UNBEATABLE SQUIRREL GIRL
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me doing words
Erica doing art
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Squirrel Girl is best superhero. Always and forever.
Japanese girl group links economy to their hemlines
Forget love songs, Machikado Keiki Japan is making a name for itself by crooning about financial and stock market issues.
Madonna may have sung about being a material girl, but that was decades ago. And can you imagine a Justin Bieber ballad about currency fluctuations? Or Lady Gaga warbling about the debt ceiling?
This just goes to show how different things can be in Japan. In a country overrun with pop singers and teen idols, one girl group is standing out from the crowd by ignoring love songs and focusing on national economics. It’s also tying the length of their skirts to the rise and fall of the Nikkei Index ($JP:N225 -6.35%).
The group is called Machikado Keiki Japan — which Tokyo-based website RocketNews 24 says translates into English as “Street Corner Conditions Japan.”
Machikado is apparently a big supporter of what’s being called “Abenomics” — the term some observers use to describe the dramatic government stimulus and money printing recently implemented by Japan’s new Prime Minister Shinzo Abe.
After decades of economic doldrums, not to mention the financial blow Japan took from the 2011 triple disaster of an earthquake, tsunami and nuclear reactor meltdown, Abenomics is apparently having some benefits. According to CNNMoney, the International Monetary Fund has given its blessing to Abe’s economic plan.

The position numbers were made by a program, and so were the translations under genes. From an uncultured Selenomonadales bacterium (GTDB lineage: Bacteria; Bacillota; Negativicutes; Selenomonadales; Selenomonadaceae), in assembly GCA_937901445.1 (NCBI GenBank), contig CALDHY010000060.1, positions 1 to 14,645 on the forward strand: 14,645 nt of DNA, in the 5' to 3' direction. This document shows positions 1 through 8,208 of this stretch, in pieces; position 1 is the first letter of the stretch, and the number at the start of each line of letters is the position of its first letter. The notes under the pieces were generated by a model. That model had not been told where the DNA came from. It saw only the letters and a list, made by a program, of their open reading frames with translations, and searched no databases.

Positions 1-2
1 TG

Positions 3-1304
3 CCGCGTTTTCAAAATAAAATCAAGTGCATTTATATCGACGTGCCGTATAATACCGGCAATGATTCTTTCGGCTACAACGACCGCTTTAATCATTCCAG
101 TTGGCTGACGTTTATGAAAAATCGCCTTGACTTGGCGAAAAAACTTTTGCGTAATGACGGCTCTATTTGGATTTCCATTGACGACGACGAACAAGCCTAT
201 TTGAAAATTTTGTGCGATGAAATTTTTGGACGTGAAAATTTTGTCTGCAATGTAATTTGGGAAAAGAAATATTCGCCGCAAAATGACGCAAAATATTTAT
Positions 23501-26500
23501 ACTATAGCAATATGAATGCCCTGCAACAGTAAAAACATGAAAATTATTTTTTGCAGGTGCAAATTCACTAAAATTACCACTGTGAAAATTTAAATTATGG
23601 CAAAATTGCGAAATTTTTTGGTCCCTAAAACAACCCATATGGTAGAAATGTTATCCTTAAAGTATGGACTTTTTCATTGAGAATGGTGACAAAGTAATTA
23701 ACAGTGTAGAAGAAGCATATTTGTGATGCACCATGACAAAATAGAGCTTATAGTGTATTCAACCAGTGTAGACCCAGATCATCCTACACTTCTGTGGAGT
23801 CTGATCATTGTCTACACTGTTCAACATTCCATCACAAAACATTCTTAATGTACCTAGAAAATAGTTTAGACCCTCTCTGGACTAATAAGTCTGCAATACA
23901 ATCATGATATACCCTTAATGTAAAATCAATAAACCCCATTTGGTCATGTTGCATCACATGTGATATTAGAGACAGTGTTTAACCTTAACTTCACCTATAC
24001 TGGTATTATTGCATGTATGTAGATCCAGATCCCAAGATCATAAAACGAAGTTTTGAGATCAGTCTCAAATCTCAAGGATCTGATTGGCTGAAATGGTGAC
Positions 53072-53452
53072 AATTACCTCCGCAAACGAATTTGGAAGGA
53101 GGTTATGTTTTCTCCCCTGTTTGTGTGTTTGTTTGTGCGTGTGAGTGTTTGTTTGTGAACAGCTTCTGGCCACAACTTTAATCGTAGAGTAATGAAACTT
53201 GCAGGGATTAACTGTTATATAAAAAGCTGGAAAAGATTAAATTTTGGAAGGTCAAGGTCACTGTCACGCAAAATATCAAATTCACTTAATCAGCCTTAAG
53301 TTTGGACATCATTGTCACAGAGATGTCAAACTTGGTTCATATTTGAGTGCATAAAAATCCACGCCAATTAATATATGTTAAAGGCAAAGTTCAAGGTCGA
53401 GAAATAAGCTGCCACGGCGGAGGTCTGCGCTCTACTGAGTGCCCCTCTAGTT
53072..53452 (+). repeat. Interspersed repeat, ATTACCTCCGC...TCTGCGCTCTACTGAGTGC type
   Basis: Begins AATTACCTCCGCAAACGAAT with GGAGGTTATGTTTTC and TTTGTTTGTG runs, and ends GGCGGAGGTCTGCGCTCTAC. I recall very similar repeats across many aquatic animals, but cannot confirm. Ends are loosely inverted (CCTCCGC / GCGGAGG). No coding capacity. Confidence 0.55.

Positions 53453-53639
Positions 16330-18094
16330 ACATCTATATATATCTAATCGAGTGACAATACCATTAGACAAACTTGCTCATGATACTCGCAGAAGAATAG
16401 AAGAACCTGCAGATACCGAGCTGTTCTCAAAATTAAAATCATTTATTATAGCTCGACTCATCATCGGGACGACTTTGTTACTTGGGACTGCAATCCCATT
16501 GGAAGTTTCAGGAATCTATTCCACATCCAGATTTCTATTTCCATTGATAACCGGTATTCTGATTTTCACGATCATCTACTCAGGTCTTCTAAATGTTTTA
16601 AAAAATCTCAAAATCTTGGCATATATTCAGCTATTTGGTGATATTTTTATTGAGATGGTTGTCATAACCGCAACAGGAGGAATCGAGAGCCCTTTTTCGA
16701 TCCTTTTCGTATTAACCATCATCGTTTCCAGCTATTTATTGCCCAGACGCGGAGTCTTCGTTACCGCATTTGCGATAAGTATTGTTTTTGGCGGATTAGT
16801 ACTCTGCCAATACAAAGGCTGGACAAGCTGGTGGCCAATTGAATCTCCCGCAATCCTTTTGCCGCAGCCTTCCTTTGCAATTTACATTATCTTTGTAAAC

Meanwhile, the yen has depreciated, the Japanese market for luxury goods is reviving, consumer confidence is up and the Nikkei stock index is rising, which means the girls in Machikado are showing more leg as they sing and dance to such catchy lyrics as, according to Reuters:
Monetary easing, construction bonds!
Let’s revise the Bank of Japan Law!
Let’s aim for 3% economic growth!
Abe bubble – let’s go!
Reuters noted that Machikado has a very bullish near-term target of 15,000 for the Nikkei. That could get more Japanese singing a happy tune.
Now fraught with job insecurity and low pay, there was a time when the work was steady and salaries were high for those who taught English in Japan.
One only has to contrast the birth of the eikaiwa (English conversation) business in the late ’80s, marked by the rise of private chain schools and the start of the JET Program in 1987, to the current state of the industry to see how it has contracted in size and scope.
While the English teaching industry in Japan has shown resilience by surviving recessions, financial crises and occasional bankruptcies, there is no denying it has seen better days.
link to full article
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(CNN) — Japan’s prime minister conceded defeat in parliamentary elections Sunday, signaling the return to power of the Liberal Democratic Party and ending the brief rule of the disappointing upstart Democratic Party of Japan.
Prime Minister Yoshihiko Noda pledged to step down as party president after exit polls showed a smashing loss in lower house voting. The party, once seen as a breath of fresh air in Japanese politics, came to be regarded as increasingly ineffective.